Lenovo Products and the “Superfish” Vulnerability

Friday, 20th February, 2015

You may have seen reports in the media recently about something called “Superfish” on Lenovo laptops. Before I go into details, I want to stress one thing:

According to a statement from Lenovo, “ThinkPad, ThinkCentre, Lenovo Desktop, ThinkStation, ThinkServer and System x products are not impacted.” This includes all Lenovo products sold by GC Support as well as products I have recommended customers buy through Shack West Pty. Ltd.

This is a very serious vulnerability which can allow an attacker to intercept information that should be completely secure on secure websites. By this I mean websites that use an address starting with “HTTPS://” including online banking and sites accepting payment information such as credit card info.

The “Superfish” software, is intended to monitor your web browsing activity and use the information to “recommend” products similar to what you’re viewing. To say the least, including such software pre-installed on systems was a very poor decision on Lenovo’s part. This kind of software is often politely called “Potentially Unwanted Programs” or “PUPs”. Less politely it might even be called malware, adware or spyware. Lenovo has stated that they have taken measures to disable the software and provided removal instructions. They’ve also said that they have stopped installing it on all new units.

The problem is that the “bad guys” have worked out how to use the software to trick users into thinking they are talking to a secure site, all the while being able to see information that should be secure. They could potentially use this in a number of ways, including collecting details such as online banking passwords and details, or tricking you into installing more unwanted programs by making them look like they’re coming from a trusted source. Lenovo’s “deactivation” steps do not protect against these things unless users also remove the program from their systems.

Here are the essential links to information you might need if you are concerned about this issue:

Lenovo Security Advisory LEN-2015-010 – “SUPERFISH VULNERABILITY” (Includes a list of affected models.)

Note that just uninstalling from the Control Panel does NOT resolve the security threat. You must also manually remove the compromised certificate. The above link shows how.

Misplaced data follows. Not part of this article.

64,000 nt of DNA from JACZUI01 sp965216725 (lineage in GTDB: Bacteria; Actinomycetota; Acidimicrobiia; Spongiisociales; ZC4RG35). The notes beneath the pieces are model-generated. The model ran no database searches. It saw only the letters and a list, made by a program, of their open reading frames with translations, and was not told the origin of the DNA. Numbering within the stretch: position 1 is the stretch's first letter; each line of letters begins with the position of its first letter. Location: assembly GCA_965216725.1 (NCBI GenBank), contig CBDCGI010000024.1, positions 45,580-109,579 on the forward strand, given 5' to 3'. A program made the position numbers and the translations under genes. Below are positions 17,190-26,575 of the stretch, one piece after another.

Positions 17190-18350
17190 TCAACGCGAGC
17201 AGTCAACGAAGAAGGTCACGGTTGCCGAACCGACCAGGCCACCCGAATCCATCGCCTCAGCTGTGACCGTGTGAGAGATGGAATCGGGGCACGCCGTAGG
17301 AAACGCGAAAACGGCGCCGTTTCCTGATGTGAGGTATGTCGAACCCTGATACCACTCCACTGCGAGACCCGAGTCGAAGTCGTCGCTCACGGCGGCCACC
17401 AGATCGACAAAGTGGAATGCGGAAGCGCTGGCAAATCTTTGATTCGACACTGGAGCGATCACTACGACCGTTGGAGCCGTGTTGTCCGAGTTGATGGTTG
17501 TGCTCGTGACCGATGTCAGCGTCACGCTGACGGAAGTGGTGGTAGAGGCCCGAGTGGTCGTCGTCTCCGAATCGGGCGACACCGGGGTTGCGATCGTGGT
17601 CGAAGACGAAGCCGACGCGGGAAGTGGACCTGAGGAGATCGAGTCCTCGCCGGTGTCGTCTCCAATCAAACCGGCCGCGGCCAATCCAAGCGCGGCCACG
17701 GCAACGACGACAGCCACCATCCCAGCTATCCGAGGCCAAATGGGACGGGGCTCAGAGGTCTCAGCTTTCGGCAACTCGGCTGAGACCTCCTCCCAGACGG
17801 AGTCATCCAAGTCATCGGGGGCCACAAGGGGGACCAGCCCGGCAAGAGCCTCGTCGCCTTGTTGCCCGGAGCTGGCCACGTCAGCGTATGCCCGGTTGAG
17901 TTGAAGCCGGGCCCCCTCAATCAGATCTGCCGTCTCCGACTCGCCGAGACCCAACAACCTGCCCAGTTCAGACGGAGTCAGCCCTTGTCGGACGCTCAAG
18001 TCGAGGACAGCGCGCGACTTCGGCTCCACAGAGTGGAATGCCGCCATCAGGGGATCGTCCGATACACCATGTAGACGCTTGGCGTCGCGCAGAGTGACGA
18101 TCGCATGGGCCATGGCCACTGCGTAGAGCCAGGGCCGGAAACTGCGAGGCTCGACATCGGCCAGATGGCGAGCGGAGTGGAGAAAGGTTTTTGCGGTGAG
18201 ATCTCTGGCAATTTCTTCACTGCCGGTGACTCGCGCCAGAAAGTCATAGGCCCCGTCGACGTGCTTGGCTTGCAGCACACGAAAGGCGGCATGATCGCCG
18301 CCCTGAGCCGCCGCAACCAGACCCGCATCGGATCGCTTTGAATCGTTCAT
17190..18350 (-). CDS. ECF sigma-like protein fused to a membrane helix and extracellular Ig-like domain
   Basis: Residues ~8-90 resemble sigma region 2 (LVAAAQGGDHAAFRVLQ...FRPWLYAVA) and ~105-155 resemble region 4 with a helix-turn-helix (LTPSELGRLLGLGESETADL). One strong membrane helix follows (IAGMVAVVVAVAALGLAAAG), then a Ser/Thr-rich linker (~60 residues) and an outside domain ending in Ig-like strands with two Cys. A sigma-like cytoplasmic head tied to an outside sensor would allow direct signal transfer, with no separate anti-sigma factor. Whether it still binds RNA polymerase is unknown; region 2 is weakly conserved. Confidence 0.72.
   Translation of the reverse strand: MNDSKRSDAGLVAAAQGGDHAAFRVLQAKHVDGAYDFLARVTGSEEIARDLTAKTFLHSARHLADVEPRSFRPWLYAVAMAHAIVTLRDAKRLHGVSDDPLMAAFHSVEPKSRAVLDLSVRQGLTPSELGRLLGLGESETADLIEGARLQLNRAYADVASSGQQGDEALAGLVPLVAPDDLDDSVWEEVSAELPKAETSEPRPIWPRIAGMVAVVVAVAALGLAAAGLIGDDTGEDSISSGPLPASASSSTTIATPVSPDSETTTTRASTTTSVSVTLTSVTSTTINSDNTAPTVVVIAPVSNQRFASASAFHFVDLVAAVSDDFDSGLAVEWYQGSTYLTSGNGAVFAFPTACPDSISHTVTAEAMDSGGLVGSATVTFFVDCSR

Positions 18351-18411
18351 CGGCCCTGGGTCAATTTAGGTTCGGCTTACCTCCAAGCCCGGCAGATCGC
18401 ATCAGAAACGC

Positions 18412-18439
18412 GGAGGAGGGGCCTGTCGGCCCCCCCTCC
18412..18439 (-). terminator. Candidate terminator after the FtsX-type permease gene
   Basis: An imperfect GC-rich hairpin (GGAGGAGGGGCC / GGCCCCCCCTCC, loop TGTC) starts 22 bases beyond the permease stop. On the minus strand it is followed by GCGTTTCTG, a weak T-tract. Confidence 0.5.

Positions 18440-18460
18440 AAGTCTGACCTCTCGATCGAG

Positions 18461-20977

If you have any concerns that you might be impacted by this issue, or any other security issue on your systems, please contact me for advice.

Note that this post represents my best understanding of this issue based in information provided by Lenovo and other sources. It is opinion only. No guarantees are offered or provided. Further information may reveal additional impacts and risks in the future.


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New Zero-Day Vulnerability Reported for Internet Explorer

Tuesday, 18th September, 2012

There’s lots of reports around today about a new vulnerability discovered affecting Microsoft’s web browser, Internet Explorer versions 6, 7, 8 and 9 running on Windows XP, Vista and 7. For the moment it seems that Internet Explorer 10 running on Windows 8 is not affected, however only those in the business and the geeks and egg-heads are likely to be using Windows 8.

If you just want to know what to do and don’t care about the terms and technicalities, just skip down to “What should I do?” now.

What is a “zero-day” vulnerability anyway?

The term zero-day refers to the amount of time that the developers of the affected software (in this case Microsoft as the developers of Internet Explorer) are aware of the problem before it is made public. Many security researchers will notify developers privately if they discover a new vulnerability before publishing their results to the wider community. This gives the developers a chance to provide a solution to the problem before the “bad guys” start using it.